Odysseus and Supernatural Beings
Throughout Homer's Odyssey, there are many supernatural beings that interact with Odysseus. These beings play an important role as either advisors, temptations or foes to Odysseus. Throughout his journey he is confronted with conflicts where he is either helped or hindered by these supernatural beings. Below are some examples of the beings that either helped or hindered Odysseus during his journey.
The goddess Athena, goddess of wisdom and war, is the most powerful intelligent and influential woman in Odysseus’s life. She is always at his side. She speaks on behalf of Odysseus, telling Zeus, her father, that her heart breaks for forlorn Odysseus. Odysseus longs to see the curls of smoke rising from his home fires in Ithaca, she says, but Calypso will not loosen her hold on him. She reminds Zeus that Odysseus dedicated many burnt offerings to him at Troy. Swayed by her words, Zeus sends the messenger god, Hermes, to Calypso’s island with a command to release Odysseus. Athena aids Odysseus in many ways throughout his entire journey, like when she changes the course of events that take place when he first meets the princess Nausicaa of Phaeacia. Athena changes the course of the ball that the girls are throwing so that it falls on Odysseus and wakes him up, leading him to meet Nausicaa. Many times Athena convinces Zeus and the other Gods that Odysseus is worth saving.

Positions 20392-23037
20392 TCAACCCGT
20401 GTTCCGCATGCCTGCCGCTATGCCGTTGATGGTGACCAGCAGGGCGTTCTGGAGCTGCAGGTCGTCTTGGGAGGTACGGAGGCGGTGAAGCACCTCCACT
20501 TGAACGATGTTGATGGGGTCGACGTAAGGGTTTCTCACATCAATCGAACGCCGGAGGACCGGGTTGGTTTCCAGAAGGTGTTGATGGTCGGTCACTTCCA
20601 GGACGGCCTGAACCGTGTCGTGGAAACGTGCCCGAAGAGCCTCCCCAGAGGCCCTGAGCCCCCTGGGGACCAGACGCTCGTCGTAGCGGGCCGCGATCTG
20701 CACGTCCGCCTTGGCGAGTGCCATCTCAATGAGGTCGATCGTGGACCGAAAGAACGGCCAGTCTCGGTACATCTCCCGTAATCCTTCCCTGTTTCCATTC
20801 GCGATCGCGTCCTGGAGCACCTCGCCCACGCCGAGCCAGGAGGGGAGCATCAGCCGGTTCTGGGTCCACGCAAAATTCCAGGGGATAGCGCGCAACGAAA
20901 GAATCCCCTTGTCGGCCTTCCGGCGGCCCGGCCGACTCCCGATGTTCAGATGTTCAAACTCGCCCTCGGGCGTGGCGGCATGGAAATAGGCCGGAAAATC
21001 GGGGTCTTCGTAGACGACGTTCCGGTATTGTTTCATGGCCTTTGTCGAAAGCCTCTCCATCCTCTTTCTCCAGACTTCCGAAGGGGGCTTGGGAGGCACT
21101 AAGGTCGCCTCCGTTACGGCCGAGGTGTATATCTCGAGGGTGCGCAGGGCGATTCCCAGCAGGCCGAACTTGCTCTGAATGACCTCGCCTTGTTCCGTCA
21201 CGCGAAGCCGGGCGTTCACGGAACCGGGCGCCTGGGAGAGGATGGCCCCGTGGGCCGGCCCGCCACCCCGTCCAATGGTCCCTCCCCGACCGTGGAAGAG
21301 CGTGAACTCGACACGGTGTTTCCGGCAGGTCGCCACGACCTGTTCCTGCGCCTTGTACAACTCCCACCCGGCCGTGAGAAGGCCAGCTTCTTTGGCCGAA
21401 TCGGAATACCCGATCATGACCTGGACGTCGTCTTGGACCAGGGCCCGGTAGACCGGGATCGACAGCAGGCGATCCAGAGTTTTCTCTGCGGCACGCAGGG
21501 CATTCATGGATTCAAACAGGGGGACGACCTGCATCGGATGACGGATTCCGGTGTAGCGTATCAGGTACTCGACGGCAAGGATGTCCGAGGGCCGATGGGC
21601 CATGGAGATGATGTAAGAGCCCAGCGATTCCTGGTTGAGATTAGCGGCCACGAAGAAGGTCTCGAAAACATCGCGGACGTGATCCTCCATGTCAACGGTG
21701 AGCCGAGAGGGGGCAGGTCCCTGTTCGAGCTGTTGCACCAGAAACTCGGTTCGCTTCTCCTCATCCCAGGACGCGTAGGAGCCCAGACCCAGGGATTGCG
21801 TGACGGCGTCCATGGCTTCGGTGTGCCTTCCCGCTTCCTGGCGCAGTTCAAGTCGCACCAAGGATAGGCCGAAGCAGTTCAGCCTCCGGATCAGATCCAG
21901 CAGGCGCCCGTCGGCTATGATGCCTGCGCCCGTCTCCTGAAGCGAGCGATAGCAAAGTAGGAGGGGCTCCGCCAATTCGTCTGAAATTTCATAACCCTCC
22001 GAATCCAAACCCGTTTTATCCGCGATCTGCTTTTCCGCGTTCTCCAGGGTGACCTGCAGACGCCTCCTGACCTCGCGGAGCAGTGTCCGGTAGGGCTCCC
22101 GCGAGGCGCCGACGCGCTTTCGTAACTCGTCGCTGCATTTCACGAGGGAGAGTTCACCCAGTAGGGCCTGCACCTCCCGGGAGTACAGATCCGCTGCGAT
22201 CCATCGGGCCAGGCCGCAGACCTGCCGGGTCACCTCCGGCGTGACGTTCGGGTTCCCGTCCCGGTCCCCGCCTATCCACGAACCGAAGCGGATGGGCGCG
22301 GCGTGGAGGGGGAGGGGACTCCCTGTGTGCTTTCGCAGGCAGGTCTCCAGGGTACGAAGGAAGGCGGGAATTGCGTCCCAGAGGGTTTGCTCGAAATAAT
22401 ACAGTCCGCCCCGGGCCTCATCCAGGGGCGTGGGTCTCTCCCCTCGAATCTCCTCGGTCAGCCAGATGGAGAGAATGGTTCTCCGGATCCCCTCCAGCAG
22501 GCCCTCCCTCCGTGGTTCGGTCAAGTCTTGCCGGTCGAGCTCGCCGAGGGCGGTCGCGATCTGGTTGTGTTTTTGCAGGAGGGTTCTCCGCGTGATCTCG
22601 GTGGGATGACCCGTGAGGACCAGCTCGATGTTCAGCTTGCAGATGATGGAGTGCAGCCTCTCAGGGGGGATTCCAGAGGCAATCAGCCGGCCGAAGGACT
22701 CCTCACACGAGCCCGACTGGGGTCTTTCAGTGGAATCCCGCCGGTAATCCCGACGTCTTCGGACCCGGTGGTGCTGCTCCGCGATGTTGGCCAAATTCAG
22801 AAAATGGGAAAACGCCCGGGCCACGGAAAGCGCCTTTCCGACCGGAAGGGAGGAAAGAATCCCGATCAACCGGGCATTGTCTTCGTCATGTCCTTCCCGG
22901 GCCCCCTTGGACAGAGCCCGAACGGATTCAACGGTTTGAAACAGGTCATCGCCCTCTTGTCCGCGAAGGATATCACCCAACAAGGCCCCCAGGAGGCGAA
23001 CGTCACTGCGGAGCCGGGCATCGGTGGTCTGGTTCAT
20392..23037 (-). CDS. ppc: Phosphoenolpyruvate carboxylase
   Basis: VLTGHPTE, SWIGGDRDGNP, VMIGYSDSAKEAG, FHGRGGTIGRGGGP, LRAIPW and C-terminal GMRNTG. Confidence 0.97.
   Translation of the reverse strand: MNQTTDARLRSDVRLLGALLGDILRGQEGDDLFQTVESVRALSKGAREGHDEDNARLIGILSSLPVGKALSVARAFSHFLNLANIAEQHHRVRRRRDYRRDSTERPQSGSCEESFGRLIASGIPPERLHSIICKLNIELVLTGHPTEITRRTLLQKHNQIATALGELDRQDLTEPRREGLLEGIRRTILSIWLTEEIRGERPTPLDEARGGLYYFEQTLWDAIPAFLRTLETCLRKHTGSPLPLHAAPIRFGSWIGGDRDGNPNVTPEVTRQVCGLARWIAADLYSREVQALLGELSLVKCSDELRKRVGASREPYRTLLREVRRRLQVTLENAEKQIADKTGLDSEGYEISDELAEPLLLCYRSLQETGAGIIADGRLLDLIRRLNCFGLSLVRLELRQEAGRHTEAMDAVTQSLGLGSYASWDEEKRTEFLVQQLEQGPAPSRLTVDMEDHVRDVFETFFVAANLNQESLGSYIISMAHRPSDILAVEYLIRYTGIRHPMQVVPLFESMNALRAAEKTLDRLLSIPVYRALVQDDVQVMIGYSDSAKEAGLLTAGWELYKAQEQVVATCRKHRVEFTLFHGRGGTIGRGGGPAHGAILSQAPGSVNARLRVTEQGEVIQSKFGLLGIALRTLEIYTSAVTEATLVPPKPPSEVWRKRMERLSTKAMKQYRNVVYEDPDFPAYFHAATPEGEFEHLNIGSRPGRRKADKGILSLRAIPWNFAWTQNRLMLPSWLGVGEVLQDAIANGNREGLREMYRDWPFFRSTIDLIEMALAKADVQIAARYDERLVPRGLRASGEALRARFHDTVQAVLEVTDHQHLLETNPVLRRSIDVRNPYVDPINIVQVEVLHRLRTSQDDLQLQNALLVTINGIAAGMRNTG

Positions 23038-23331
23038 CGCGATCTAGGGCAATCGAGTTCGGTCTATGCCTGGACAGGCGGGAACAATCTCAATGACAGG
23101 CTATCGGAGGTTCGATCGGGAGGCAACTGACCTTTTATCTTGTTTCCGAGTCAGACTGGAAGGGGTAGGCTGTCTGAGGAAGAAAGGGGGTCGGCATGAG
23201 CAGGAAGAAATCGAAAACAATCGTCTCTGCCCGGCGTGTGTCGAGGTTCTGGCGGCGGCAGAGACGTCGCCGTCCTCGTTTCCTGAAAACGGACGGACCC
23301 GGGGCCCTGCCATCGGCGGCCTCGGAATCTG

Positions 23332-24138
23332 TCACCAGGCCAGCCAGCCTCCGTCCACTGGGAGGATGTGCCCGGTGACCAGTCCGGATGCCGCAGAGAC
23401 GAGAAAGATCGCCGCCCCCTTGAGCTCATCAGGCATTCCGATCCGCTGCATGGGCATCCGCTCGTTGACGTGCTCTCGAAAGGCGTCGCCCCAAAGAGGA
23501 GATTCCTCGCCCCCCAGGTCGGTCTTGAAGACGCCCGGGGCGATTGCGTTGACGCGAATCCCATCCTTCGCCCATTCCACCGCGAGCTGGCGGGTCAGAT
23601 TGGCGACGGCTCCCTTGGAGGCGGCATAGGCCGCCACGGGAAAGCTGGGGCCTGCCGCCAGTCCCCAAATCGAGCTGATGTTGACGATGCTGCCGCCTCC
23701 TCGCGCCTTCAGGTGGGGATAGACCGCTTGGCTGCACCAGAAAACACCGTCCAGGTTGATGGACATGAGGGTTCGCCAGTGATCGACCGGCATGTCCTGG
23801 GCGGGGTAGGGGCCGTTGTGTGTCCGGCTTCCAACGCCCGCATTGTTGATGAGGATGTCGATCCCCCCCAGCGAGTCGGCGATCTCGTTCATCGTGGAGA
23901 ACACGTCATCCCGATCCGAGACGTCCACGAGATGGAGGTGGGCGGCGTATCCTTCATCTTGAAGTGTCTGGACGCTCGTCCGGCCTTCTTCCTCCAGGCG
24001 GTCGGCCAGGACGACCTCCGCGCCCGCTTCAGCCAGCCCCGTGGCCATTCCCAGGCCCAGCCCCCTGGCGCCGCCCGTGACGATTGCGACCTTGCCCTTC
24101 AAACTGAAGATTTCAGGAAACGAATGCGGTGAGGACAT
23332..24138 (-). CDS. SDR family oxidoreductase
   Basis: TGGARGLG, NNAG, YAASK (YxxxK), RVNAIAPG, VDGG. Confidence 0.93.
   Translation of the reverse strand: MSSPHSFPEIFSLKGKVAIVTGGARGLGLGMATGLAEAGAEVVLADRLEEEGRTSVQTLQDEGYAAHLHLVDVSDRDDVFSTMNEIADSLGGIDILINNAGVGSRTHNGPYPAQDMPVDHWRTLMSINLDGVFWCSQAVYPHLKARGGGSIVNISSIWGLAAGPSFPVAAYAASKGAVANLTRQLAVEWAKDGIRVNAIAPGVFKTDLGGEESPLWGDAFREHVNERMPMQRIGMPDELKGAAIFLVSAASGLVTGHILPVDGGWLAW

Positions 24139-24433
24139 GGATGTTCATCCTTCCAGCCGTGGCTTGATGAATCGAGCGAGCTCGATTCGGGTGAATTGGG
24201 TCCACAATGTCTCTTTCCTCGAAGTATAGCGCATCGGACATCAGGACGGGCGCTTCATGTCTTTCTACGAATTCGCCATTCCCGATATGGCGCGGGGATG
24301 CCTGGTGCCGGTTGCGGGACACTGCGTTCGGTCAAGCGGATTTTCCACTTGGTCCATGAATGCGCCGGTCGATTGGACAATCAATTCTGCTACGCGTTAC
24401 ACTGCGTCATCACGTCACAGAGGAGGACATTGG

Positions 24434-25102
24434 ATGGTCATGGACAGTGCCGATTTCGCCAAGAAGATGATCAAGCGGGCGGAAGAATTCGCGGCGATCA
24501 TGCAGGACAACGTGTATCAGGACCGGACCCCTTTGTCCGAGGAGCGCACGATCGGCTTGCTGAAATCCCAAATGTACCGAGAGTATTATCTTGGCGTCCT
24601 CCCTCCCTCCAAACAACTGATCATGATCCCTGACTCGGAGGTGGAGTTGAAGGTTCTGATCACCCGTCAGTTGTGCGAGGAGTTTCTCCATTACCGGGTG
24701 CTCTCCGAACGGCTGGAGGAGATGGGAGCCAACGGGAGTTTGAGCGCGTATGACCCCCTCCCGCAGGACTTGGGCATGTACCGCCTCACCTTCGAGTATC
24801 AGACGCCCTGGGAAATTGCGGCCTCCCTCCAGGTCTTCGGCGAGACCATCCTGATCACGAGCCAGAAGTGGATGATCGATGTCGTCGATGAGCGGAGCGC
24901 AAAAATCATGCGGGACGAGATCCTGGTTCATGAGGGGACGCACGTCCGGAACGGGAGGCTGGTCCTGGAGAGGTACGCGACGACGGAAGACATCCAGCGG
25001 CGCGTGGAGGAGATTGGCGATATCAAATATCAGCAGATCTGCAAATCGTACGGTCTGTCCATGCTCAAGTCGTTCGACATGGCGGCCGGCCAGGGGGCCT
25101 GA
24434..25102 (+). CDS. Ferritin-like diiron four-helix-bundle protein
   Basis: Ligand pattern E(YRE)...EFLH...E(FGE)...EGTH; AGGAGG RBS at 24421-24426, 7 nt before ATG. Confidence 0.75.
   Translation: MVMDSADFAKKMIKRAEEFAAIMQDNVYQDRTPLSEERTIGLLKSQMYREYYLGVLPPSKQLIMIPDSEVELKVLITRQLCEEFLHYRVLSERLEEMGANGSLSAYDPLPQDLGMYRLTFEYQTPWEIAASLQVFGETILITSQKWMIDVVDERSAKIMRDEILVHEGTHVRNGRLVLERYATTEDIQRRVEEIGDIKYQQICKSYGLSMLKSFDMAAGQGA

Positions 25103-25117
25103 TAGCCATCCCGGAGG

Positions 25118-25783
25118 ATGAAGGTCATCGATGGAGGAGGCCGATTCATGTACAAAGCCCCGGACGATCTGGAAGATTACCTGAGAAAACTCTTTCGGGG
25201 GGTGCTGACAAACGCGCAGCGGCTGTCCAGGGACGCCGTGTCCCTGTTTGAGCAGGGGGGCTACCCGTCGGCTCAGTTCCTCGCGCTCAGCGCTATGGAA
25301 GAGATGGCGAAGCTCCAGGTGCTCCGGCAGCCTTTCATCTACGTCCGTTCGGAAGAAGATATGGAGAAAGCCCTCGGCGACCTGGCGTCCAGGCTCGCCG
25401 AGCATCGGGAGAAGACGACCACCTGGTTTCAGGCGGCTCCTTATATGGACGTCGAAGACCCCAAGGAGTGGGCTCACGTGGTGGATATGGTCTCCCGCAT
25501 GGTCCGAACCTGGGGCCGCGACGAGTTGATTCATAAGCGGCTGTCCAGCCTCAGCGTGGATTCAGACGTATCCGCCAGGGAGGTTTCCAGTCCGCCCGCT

Perhaps the most formidable foe of Odysseus is the sea god Poseidon, who continually attempts to thwart the efforts of Odysseus to make a safe journey home. On one of Odysseus adventures he angers the great sea god, Poseidon, by blinding his son, Polyphemus, king of a race of one-eyed giants who inhabit the island of Sicily. In retaliation, Poseidon relentlessly torments Odysseus after he leaves Sicily, imperiling his voyage at every turn. He is aware that he cannot kill nor stop Odysseus but continues his efforts to make Odysseus...
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